Concern grows in UK over gender abortions
Failure to prosecute could make abortion laws obsolete, says MP
The Prime Minister said he "shared the concern" of an MP who warned that the failure to prosecute meant that Britain's abortion laws are at risk of becoming "obsolete". He said it was "absolutely right" that the doctors could still be subject to disciplinary action.
The two doctors were exposed after The Daily Telegraph mounted an investigation and published its results in February last year.
Acting on specific information, undercover reporters accompanied pregnant women to nine clinics in different parts of the country.
In two cases doctors were filmed offering to arrange terminations after being told the mother-to-be did not want to go ahead with the pregnancy because of the sex of the unborn child.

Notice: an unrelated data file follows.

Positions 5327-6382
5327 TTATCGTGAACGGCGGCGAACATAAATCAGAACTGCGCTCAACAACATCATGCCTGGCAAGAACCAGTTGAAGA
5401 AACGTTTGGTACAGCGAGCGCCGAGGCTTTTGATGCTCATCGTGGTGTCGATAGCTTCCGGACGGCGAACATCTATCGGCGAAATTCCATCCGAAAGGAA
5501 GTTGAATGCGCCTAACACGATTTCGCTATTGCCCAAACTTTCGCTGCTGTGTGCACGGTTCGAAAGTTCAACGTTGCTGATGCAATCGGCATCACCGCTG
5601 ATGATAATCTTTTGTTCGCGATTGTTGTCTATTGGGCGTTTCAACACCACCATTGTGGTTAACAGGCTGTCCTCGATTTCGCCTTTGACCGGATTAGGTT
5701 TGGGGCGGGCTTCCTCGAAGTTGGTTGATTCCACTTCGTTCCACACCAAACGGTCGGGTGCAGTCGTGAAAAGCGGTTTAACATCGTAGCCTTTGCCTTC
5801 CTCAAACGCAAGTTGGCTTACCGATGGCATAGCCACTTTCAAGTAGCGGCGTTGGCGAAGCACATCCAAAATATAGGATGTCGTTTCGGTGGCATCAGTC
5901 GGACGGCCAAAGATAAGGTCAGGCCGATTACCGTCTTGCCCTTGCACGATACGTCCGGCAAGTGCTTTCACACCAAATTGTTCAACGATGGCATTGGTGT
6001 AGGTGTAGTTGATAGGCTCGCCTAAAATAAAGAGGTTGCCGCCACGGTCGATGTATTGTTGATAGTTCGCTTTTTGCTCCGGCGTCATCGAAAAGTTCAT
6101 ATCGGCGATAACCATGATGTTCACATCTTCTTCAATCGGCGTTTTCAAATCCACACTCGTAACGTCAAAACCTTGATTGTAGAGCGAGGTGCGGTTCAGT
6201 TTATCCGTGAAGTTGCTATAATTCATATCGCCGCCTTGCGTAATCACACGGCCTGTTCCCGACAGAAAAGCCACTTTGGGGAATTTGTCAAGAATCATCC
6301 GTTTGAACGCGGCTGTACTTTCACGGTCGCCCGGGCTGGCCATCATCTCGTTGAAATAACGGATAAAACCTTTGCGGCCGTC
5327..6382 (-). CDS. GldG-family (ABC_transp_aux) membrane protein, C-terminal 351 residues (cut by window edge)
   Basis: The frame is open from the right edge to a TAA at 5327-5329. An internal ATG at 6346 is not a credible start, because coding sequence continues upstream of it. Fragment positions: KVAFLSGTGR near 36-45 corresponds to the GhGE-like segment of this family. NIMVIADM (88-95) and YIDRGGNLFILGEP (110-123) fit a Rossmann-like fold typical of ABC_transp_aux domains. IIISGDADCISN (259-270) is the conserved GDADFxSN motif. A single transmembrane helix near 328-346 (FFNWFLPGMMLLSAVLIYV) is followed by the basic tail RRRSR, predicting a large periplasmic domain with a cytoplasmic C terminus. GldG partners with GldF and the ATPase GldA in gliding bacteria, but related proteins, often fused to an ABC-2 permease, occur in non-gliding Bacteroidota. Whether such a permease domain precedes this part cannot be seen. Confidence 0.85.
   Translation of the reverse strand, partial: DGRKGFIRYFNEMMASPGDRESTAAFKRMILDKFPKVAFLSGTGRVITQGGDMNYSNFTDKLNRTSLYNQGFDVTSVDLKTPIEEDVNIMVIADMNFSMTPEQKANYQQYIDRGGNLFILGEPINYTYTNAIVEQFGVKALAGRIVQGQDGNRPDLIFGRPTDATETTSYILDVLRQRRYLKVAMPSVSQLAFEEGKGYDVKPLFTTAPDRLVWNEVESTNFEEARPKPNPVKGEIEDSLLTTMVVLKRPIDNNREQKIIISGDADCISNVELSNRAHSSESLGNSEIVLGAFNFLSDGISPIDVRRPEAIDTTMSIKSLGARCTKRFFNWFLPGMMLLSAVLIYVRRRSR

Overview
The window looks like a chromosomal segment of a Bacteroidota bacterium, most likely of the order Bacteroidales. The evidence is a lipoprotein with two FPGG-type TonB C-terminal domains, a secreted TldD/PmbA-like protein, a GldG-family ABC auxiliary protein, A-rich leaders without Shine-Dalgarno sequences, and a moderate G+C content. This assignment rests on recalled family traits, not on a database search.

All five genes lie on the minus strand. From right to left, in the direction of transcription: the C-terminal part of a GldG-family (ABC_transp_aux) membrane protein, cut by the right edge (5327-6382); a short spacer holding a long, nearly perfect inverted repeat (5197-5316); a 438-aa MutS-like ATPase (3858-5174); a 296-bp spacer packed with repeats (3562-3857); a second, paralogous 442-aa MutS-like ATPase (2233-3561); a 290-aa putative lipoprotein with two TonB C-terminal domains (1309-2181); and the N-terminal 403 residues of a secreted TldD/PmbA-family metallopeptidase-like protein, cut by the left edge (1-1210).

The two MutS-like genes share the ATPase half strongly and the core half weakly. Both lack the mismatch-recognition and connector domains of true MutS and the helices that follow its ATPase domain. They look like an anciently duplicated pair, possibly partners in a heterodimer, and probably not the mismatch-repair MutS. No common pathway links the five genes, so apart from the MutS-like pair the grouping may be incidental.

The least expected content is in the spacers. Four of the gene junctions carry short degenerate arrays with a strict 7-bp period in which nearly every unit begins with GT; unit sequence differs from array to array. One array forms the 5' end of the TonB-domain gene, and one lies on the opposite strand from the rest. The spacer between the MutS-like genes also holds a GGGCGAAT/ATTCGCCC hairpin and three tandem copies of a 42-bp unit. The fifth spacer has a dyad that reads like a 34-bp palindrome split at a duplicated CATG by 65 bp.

Mr Cameron praised The Daily Telegraph for highlighting "this important case" and said it was "absolutely right" that the doctors could face "professional" consequences.
He made the comments after Nadine Dorries, a Conservative MP, claimed that the Crown Prosecution Service's decision made Britain no better than India and China.
She said: "Last week, despite having enough evidence to prosecute, the CPS chose not to prosecute doctors in Britain offering to abort a baby because it was a female.
"And do you agree with me, prime minister, that this is very uncomfortable, the fact the 57 Act is now almost obsolete and puts our abortion policy on a par with India and China and a female foetus in the womb today is more vulnerable than she was last week?"
Marites Flor, a Filipino woman, was kidnapped with two Canadians and a Norwegian in September
Vatican spokesman treads lightly in response to events occurring inside China
Villagers in Bago Division destroyed parts of a mosque, a madrassa and some houses following an argument
Francis Atul Sarker vows to boost Caritas services for more people
Reintroduction will see many innocent and poor people executed in the Philippines, they say